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Fr. Barron comments on Why It's Okay to be Against Heresy
Father thank you for, so eloquently, representing the church. The secular world has such a loud voice. I pray your message pierces through the cacophony and brings the truth to all hearts in His mighty whisper.
6/13/2012 5:05:44 PM
I couldn't agree more. Separation of Church and State doesn't mean the Church can't speak up.
We need to reclaim our position as a moral voice in the culture. We cannot do that without having integrity ourselves. That integrity includes opposing heresy.
I recommend Ross Douthat's book "Bad Religion: How We Became a Nation of Heretics." He makes a persuasive argument for us to stick to our guns as orthodox Christians.
Although, I'd like to qualify that it is equally troubling how certain conservative politicians, non-Catholics primarily, wanted to use our objections to the HHS mandate for their own ends (i.e. discrediting the idea of universal healthcare, which is supported by Catholic social teaching, as necessarily leading to government overreach). If we are to have credibility in the civil realm, we must avoid partisanship above all. Otherwise we risk becoming pawns and not players in the civil discourse.
6/13/2012 5:19:11 PM
An Anonymous Fool
Here's a great article by Gerard Bradley, a Professor at Notre Dame Law School - http://www.lifesitenews.com/news/whats-behind-the-hhs-mandate/
It takes a broader view, presenting the current issue of religious liberty within the context of moral relativism that is pervasive in our culture today.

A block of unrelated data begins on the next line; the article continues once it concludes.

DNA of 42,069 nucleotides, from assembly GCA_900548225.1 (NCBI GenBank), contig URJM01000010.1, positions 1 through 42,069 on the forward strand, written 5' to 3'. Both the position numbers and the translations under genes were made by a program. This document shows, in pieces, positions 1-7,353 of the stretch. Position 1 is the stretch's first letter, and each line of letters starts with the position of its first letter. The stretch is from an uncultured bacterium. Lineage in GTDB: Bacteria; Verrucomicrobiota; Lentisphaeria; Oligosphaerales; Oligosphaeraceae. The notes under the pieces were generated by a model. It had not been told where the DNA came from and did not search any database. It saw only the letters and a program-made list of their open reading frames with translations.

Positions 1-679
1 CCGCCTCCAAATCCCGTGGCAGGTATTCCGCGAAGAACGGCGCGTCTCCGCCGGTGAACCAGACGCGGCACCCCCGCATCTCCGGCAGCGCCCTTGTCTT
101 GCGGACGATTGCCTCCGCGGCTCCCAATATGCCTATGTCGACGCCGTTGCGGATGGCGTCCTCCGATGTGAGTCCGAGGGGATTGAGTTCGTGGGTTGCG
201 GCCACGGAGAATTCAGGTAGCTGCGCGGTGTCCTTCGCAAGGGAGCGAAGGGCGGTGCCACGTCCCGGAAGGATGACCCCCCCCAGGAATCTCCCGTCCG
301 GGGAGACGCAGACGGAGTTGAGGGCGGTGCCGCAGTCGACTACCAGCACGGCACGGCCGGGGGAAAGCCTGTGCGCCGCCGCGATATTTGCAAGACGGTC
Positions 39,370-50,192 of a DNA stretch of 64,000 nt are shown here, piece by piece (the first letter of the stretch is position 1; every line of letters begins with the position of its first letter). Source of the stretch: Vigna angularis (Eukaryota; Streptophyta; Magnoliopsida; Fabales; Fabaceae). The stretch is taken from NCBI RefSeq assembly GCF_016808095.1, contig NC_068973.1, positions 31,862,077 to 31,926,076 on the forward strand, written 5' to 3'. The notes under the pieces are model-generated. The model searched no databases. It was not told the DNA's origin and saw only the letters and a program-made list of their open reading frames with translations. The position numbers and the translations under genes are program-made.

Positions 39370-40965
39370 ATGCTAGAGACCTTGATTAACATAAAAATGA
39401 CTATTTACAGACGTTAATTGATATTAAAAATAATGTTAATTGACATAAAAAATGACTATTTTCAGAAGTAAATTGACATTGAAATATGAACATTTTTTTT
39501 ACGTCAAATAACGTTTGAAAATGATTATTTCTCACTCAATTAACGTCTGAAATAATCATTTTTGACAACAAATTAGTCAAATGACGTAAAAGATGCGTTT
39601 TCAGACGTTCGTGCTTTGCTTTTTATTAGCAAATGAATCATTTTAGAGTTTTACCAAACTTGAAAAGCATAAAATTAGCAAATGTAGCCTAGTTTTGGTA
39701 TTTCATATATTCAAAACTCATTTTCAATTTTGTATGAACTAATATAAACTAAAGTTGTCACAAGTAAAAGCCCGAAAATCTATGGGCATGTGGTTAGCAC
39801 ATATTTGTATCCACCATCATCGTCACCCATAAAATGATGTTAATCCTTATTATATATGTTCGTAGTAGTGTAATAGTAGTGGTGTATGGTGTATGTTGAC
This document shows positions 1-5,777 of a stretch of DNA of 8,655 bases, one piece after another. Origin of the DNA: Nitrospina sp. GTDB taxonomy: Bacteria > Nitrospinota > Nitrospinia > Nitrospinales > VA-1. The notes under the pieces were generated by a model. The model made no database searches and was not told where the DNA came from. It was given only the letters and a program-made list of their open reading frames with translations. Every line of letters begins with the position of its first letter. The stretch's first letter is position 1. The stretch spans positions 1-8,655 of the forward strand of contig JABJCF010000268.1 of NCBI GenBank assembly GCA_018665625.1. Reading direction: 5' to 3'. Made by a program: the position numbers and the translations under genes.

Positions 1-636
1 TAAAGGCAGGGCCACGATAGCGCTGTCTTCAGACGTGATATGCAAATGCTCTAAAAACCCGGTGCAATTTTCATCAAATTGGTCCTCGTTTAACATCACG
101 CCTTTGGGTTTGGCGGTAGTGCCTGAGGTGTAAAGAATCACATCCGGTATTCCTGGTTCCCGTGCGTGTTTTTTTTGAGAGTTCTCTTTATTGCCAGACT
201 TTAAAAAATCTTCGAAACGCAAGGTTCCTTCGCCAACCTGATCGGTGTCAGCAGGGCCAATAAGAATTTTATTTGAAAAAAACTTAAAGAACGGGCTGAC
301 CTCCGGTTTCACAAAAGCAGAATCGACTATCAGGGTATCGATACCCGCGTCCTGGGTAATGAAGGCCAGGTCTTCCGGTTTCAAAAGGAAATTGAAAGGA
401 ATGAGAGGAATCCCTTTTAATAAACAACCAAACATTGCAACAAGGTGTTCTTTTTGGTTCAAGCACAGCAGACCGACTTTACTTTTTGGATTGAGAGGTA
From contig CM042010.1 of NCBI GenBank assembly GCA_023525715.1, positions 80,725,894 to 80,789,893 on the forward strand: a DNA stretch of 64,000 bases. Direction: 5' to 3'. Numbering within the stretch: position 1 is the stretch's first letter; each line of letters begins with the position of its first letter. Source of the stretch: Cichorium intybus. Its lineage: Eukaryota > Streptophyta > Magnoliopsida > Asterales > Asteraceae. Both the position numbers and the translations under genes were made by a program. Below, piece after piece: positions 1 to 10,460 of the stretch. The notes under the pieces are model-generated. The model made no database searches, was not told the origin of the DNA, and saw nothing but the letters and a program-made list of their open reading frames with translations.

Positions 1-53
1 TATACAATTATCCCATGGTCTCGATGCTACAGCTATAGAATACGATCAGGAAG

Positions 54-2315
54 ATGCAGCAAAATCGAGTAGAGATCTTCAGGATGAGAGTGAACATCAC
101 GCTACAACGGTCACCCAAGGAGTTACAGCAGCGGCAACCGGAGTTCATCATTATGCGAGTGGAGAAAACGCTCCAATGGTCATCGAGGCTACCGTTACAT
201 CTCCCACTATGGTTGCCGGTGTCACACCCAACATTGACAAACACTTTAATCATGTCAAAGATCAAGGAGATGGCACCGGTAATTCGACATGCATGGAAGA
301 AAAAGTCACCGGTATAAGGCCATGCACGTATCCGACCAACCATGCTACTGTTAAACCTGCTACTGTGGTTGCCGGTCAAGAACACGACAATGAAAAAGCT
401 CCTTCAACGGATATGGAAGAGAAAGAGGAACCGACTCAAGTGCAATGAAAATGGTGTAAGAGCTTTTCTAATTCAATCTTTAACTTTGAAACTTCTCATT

An Anonymous Fool
6/13/2012 8:06:33 PM
Well said Father! These people you spoke of (even Kennedy) all spoke out of two sides of thier mouth. It is totally okay to impose your view of the world on the public UNLESS you are religious of Christian. It's phony! The most aggresive acts of imposition by any group, I think, is that of the homosexual agenda...and you do not hear a peep from these people who decry that the Church is imposing its will on the country. Great examples with slavery and the civil rights act 1965--those were all impositions that very few people argue against today. This is typical discrimination directed at religious folk and organizations. You said it best--they want us to treat our faith in Christ like a hobby...but Paul and Augustine surely did not see it this way. It's time for us Catholics to "come out of the closet!"
6/14/2012 1:31:09 PM
I cannot understand the Catholic politician or media personality who claimed adherence to the faith in the name of tolerance, contrary to the faith. They are very confusing and disorienting for those who are lost. I have not much confidence nor trust in the local parish or diocese. My formation in the faith comes from Father Barron and EWTN, years after Confirmation. I think many have been lost or let go without caring. Too much emphasis on social gospel and justice of prosperity without first the liturgical communion. From the outside looking in, the American Catholic Church is a mess.
6/14/2012 4:30:45 PM